Why Would Ethical Professionals (White-hats) Ever Do This?
Some of you white-hat readers may be tempted to skip this
chapter. For authorized use against your own networks, why would you
ever want to evade your own security systems? Because it helps in
understanding the danger of real attackers. If you can sneak around a
blocked portmapper port using Nmap direct
then so can
the bad guys. It is easy to make a mistake in configuring complex
firewalls and other devices. Many of them even come with glaring
security holes which conscientious users must find and close. Regular
network scanning can help find dangerous implicit rules (for example, in your
Checkpoint Firewall-1 or Windows IPsec filters) before attackers
There are good reasons for evading IDSs as well. Product
evaluation is one of the most common. If attackers can slide under
the radar by simply adding an Nmap flag or two, the system is not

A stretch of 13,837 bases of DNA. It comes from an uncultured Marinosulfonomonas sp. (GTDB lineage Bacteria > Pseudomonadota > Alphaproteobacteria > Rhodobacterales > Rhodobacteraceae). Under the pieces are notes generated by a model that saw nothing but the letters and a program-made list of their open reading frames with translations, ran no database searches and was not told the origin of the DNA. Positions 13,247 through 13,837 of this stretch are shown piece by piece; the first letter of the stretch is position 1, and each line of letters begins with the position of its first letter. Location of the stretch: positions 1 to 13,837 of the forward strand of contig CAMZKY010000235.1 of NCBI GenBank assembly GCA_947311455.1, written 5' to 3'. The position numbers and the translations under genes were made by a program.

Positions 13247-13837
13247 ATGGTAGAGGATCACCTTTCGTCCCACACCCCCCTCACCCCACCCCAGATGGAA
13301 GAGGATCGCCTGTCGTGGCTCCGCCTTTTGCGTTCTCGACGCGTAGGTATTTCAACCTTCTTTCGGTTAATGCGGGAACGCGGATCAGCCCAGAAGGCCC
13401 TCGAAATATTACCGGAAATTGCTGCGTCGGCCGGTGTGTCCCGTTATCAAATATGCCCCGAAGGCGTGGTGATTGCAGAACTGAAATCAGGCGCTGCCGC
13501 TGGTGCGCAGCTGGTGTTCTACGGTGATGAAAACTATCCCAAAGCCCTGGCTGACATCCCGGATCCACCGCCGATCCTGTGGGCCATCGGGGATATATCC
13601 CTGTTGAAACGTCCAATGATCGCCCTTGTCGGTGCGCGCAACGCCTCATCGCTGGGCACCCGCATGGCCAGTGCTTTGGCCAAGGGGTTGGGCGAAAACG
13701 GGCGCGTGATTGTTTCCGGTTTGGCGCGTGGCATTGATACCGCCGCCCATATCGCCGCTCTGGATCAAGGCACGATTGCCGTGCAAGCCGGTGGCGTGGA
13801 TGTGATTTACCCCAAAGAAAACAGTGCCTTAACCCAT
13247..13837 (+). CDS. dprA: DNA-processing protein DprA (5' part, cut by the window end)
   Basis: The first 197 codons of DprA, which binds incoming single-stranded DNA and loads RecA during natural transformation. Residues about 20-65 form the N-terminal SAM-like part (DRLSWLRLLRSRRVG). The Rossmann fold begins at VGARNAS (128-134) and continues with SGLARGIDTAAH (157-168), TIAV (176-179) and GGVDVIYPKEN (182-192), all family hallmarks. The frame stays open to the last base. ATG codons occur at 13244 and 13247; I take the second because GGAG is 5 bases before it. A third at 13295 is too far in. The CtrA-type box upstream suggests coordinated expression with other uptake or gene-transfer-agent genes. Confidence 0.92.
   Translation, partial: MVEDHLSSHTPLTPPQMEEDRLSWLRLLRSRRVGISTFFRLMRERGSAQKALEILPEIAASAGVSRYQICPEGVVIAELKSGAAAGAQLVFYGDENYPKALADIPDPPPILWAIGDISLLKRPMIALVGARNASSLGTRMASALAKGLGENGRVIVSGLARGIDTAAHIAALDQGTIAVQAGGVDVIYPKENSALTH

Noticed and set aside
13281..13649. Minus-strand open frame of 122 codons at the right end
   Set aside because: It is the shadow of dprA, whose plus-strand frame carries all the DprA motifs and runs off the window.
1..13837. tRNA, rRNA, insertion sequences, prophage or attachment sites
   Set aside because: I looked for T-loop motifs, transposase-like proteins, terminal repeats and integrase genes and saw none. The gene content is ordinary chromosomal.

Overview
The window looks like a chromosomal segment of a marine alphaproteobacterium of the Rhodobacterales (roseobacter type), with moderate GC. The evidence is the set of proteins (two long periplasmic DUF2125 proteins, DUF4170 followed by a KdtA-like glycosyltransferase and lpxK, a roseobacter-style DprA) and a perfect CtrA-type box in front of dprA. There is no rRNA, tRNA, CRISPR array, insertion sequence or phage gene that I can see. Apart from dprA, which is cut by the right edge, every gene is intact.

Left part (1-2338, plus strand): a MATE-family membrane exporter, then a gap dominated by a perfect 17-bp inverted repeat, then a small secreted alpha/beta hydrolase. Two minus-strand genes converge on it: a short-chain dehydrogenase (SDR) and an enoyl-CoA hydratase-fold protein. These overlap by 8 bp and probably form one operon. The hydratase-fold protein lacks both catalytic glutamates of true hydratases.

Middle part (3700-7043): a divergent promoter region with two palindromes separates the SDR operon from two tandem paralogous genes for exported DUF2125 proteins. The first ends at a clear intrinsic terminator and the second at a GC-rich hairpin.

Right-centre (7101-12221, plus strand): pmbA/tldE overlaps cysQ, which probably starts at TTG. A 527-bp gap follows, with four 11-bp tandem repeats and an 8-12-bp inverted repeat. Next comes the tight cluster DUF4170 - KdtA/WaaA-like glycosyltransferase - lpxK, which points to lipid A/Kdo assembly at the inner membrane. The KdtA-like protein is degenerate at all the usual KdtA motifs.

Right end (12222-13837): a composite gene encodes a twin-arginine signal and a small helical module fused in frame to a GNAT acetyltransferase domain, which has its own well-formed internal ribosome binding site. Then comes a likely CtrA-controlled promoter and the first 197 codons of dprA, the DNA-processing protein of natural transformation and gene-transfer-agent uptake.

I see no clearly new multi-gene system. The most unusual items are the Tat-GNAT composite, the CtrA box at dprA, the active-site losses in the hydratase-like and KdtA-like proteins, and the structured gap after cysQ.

offering much protection. It may still catch the script
worms, but they are usually blazingly obvious anyway.
Occasionally people suggest that Nmap should not offer features
for evading firewall rules or sneaking past IDSs. They argue
that these features are just as likely to be misused by attackers as
used by administrators to enhance security. The problem with this
logic is that these methods would still be used by attackers, who
would just find other tools or patch the functionality into Nmap.
Meanwhile, administrators would find it that much harder to do their
jobs. Deploying only modern, patched FTP servers is a far more
powerful defense than trying to prevent the distribution of tools
implementing the FTP bounce attack.